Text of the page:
For all my wishing, though, I don't think I could manage it even if it were allowed. I find myself being too restrained and feeling that it would be self indulgent to sit and weep for more than a few minutes or even to wallow silently in distressing emotion. And so far, 2012 is testing me.

This is probably why I feel like lead. I don't think I have let enough of it out.

Though wailing on the floor by the sign-out table at day care probably isn't the best option.

Because I am home most days, enjoying the fruits of unemployment*, one would think I could take a moment or two, pop in "Terms of Endearment" or "Steel Magnolias" and just let fly with the tears, but that would be a colossal waste of time when there is a job to look for, a garden to tend, dinner to cook, a house to keep clean, and numerous projects to work on.

I'm kind of an idiot.

So instead, what happened when I got laid off was I got all weepy one night when Pete was at rehearsal and was not the best mom in the world. Or I get all weepy one morning while getting Finn's cereal, when my grandfather has died. Or I randomly cry when I think of my friend Gary or my friend Sean. Or when I break a beloved bowl. Sad Mom is truly tragic. Whenever she crops up and Finn is around, he says, "Mama, are you sad?" And through tears, I will say, "Yes," and he will ask why. First it was that I lost my job, then I lost my mentor, then a friend, and now my grandfather. All reasons for tears, and tears that often can appear when one least expects it.

When you have an observer, you can become more sensitive to your own moods. At least, I have. Now, that doesn't mean that I am any better at controlling them, but any moods that differ from happy or at least even keel become more noticeable because there's your kid watching you be angry or upset or, as it has happened all too often lately, sad.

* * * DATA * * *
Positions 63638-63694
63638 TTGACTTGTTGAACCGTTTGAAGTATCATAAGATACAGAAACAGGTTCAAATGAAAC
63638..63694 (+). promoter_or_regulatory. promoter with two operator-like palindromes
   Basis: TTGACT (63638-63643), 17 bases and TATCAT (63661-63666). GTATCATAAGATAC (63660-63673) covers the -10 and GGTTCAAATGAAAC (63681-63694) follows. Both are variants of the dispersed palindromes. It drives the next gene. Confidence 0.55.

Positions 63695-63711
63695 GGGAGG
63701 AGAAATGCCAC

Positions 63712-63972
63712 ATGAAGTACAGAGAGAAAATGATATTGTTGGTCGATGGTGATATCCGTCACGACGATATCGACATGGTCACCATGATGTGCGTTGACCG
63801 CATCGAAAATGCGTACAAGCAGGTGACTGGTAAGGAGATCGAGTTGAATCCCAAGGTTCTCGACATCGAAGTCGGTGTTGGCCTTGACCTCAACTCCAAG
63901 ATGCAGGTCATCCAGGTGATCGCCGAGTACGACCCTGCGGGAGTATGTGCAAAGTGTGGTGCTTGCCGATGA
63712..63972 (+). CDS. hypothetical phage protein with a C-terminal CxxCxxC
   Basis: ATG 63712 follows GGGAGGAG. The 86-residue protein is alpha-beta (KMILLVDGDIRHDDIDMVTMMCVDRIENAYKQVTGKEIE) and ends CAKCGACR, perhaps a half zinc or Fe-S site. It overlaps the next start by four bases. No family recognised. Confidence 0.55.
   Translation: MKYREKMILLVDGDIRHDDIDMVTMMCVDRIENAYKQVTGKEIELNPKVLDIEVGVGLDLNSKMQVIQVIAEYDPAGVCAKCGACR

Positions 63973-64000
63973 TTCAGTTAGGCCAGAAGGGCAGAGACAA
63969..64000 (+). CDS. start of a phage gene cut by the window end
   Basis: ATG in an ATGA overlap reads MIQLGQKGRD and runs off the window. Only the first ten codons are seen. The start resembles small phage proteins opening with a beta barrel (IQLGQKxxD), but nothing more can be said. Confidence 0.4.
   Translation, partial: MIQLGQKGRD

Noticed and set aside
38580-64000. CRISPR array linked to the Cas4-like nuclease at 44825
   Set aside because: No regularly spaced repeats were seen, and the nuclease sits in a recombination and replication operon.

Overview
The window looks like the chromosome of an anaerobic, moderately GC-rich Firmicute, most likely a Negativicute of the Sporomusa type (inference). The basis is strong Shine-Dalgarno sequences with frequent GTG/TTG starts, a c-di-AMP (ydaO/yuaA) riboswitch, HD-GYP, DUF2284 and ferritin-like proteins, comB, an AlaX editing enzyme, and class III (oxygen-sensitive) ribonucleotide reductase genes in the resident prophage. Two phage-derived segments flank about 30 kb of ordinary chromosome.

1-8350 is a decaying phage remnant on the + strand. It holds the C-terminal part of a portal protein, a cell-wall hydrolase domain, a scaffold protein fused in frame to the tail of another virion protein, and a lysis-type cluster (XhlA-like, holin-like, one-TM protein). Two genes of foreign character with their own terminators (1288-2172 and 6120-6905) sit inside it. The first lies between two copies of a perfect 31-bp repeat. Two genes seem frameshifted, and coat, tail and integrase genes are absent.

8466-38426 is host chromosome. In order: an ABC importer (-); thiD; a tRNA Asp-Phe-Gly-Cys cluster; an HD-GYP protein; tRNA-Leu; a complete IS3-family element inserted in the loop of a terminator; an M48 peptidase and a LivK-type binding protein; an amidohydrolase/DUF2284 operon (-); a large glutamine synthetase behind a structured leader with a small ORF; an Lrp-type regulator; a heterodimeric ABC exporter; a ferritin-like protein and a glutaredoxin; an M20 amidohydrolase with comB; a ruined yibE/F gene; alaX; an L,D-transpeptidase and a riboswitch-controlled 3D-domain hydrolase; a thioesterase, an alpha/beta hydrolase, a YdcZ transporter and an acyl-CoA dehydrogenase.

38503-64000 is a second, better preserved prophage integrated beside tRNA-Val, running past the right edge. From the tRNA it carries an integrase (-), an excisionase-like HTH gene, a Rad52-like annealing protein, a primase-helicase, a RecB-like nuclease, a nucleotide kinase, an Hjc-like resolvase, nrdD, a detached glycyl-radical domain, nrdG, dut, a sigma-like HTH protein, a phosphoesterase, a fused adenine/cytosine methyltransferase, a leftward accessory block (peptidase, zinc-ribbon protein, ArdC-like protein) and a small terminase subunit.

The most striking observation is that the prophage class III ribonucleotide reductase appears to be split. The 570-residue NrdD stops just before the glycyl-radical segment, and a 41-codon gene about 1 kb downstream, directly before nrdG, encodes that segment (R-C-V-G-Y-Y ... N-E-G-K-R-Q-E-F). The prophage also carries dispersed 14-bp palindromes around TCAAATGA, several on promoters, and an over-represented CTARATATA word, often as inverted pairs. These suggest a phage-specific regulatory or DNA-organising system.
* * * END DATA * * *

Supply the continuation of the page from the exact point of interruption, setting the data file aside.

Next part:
In general, I pretty much try not to cry, and I divert energy into other things like scanning photos and cleaning and projects. But it bubbles up to the surface sometimes, and there's Finn, sitting there with a weepy mess of mom.

It sucks. But at least he's a good hugger.

Curious George goes to the Naturopath

I have plenty of issues with the PBS series "Curious George," not the least of which is: CURIOUS GEORGE IS NOT A MONKEY. I know they are stuck with their source material on this one, but one still hopes this simple point would be addressed in a show that wants to be educational. Perhaps they have, and that's the one episode that I have never seen.

The first glimpse I had of the show was before I had a kid, and in it, I saw them show a large sauropod walking while dragging its tail on the ground. We have found no evidence in the fossil record that they did this, nor does it make any sense from a physiological perspective. Their long tails would have balanced their long necks. Since then, however, I have found them to be relatively accurate and to teach good lessons, aside from the fact that they occasionally allow the "monkey" to drive the subway train or work at the soda stand all alone. Or go on a space walk to repair a telescope.